Although we have about three weeks left of Daylight Savings Time, the cooler weather and shorter days are definite harbingers of the season to come. And though we moaned about losing an hour of sleep last March, we get that precious hour back on November 2nd.
While many people have given up wearing a watch in favor of a phone strapped to their side, having clocks on display in the home is a great way to have functional artwork in your space. Our Vintage Timekeeping Collection offers something a little more stylish than a tablet to keep track of time at home or in the office.
The Metro Clock, shown here in the kitchen, has an easy-to-read dial with a slightly... Read More
It’s cooling off just about everywhere here in the U.S. and we even enjoyed a dip in temps this weekend thanks to the season’s first cold front pushing through. We relished the 79-degree high on Sunday, and lows in the 60s had some people hunting for sweaters and boots!
Fall is a great time to cozy up at home and enjoy the longer evenings once we “fall back” in time. It’s also a great time to infuse warmer colors into your home décor palette. Curl up by the fire with a good book next to the Lovell Task Lamp, an American made table lamp that exudes mid-century style. The conical cup shade is crafted from steel and coated with porcelain... Read More
In the northern reaches of Quebec, Canada, winters can get pretty brutal. At least by our sunny Florida standards! Our friends at Seulement Camion (that’s “trucks only” for non-native speakers) recently opened their new business in La Sarre and needed lights that could not only withstand the environment, but would provide a welcoming atmosphere to truck-buying customers.
The new space uses plenty of rustic elements throughout such as reclaimed barn wood walls, inviting leather chairs, and an earthy palette of browns and grays brightened with barn red accents. Industrial lighting in the form of gooseneck lights, warehouse shade pendants, and... Read More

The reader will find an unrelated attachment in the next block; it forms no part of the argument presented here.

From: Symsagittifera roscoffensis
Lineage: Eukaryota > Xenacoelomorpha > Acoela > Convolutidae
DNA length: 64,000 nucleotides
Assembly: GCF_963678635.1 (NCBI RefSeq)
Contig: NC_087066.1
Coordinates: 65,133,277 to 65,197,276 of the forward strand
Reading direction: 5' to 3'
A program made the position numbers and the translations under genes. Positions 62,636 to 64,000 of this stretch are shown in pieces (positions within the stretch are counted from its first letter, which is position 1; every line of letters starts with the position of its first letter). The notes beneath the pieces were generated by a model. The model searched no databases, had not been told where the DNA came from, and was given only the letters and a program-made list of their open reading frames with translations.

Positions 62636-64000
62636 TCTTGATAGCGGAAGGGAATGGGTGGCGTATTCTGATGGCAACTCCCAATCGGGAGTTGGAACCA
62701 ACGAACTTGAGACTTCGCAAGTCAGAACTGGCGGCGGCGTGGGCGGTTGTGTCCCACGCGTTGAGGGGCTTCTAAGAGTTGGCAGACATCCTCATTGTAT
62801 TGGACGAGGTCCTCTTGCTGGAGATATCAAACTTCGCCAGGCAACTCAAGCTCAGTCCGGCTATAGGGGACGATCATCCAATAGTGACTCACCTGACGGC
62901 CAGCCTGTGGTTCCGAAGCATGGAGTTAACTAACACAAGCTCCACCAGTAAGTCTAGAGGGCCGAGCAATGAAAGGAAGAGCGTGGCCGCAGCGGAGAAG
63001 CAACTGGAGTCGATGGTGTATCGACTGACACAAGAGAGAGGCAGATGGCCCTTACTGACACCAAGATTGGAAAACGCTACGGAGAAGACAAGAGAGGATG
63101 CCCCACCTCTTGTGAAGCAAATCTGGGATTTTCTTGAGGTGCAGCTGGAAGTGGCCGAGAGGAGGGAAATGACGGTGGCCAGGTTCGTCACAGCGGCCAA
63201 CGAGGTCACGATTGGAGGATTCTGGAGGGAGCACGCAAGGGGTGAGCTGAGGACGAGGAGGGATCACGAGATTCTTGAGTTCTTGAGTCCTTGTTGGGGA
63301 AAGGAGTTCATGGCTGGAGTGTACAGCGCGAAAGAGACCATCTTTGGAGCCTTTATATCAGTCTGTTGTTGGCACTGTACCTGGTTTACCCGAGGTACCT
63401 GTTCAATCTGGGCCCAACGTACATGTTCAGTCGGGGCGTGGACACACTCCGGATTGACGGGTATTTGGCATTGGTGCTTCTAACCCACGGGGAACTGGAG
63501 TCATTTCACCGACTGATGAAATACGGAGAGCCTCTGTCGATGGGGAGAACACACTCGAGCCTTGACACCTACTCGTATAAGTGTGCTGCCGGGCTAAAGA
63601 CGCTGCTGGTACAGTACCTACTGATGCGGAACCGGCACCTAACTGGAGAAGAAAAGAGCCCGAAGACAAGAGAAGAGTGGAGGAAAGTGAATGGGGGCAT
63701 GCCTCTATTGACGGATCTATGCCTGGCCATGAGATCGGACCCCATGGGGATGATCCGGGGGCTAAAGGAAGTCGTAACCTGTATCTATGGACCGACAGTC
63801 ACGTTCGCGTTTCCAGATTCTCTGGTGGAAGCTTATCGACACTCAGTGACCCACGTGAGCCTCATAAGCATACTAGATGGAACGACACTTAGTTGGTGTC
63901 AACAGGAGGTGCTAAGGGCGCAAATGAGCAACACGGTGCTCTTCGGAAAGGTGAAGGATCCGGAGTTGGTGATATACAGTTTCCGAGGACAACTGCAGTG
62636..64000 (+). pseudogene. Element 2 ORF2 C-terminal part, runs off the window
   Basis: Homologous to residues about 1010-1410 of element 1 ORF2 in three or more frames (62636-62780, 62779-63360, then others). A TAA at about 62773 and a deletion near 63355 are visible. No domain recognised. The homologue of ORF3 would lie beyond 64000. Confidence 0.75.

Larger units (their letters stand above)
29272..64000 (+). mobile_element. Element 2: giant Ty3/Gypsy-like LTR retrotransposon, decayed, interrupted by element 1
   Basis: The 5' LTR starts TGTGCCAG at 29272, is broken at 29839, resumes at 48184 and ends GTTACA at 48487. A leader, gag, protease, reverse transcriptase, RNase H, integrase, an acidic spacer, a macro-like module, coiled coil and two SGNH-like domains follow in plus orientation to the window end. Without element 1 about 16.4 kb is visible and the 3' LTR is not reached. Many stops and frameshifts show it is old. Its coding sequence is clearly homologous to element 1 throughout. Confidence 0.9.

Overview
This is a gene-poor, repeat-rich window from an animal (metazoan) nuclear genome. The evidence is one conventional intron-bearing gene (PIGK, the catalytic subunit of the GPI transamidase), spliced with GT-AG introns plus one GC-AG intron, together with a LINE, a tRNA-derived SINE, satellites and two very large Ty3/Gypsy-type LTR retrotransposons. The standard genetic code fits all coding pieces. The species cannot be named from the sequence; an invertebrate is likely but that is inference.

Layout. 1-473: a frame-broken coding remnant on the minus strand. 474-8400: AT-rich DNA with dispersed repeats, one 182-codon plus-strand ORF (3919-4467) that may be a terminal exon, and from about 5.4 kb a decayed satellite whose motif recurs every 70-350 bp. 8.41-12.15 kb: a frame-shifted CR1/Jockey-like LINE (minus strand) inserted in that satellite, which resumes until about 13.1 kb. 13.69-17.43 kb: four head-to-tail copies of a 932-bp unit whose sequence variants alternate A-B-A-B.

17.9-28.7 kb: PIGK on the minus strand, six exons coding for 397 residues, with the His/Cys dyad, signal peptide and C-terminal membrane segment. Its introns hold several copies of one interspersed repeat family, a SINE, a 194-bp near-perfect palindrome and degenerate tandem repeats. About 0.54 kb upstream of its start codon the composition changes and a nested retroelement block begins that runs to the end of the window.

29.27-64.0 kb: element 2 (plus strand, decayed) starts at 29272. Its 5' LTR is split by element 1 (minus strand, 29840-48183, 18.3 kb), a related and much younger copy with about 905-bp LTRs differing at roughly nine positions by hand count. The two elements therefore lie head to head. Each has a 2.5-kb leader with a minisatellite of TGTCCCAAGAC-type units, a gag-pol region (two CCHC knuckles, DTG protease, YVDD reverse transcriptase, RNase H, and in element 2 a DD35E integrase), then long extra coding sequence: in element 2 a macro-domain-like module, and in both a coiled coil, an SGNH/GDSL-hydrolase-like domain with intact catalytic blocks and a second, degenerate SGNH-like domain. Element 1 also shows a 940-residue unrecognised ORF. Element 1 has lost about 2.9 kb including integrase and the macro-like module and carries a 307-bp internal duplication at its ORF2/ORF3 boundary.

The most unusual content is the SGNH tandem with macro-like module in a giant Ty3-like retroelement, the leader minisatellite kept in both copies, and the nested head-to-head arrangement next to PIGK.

When building a new space, you can look at all the drawings, plans, and photos you want, but you just never know until the dust has settled how it will all come together. When Traci of Pawcatuck, Connecticut, began working with Country Carpenters, Inc. on a new barn for her property, the structure was meant to be a simple two-car garage with storage space upstairs. But when all was said and done, she decided it was too beautiful for storage.
“It has exceeded my expectations! The upstairs is so lovely that I have opted to keep that space open for parties,” Traci says. “We are having our first event Thanksgiving Day!”
The Pawcatuck area... Read More
Rolling down the highways through the heart of the Kentucky bluegrass country, you are sure to spot an abundance of barns. Barns of all shapes and sizes dot the hillsides and farms where cattle, crops, and, yes, horses are tended each day.
If you’re lucky enough, you might spy a barn like David’s which sports a beautiful barn quilt painted on the side. The painting of quilts on barns began as a kind of grassroots, community art movement and there are thousands of these paintings all over the country. A website dedicated to the Barn Quilt Trails notes that there are about 800 barn quilts in Kentucky alone.
David lives in Danville and had the quilt painted... Read More
The wall sconce has come a long way since the medieval days of glowing torches lining long, dark hallways in the castle. No other light is more versatile in helping create the proper mood in a room by offering a spot of light just where you need it.
Wall sconces are often a critical piece of the puzzle when interior designers layer light in a room. Achieving the proper balance among different types of lights helps create the mood — too much light makes a room feel sterile while too little light makes a space less inviting and less safe to maneuver in.
And while some light fixtures serve specific needs and spaces, the utilitarian wall sconce resides quite... Read More
When Lori and Nick decided to build a new Craftsman-style home just south of Los Angeles, they chose an architect with a love for the style. Jeff Jeannette and his wife Roberta are both licensed architects who stumbled onto the Long Beach, California area back in 1996 where there are countless early 1900’s Craftsman-style homes.
“Our first home was a 1922,” Jeff says. “It was a 2-bedroom, one bath, 800-square-foot bungalow that we thoroughly enjoyed renovating.” The couple converted the one-car garage into an architectural studio and opened their doors for business in 2000.
“I’ve loved the Craftsman style since then and... Read More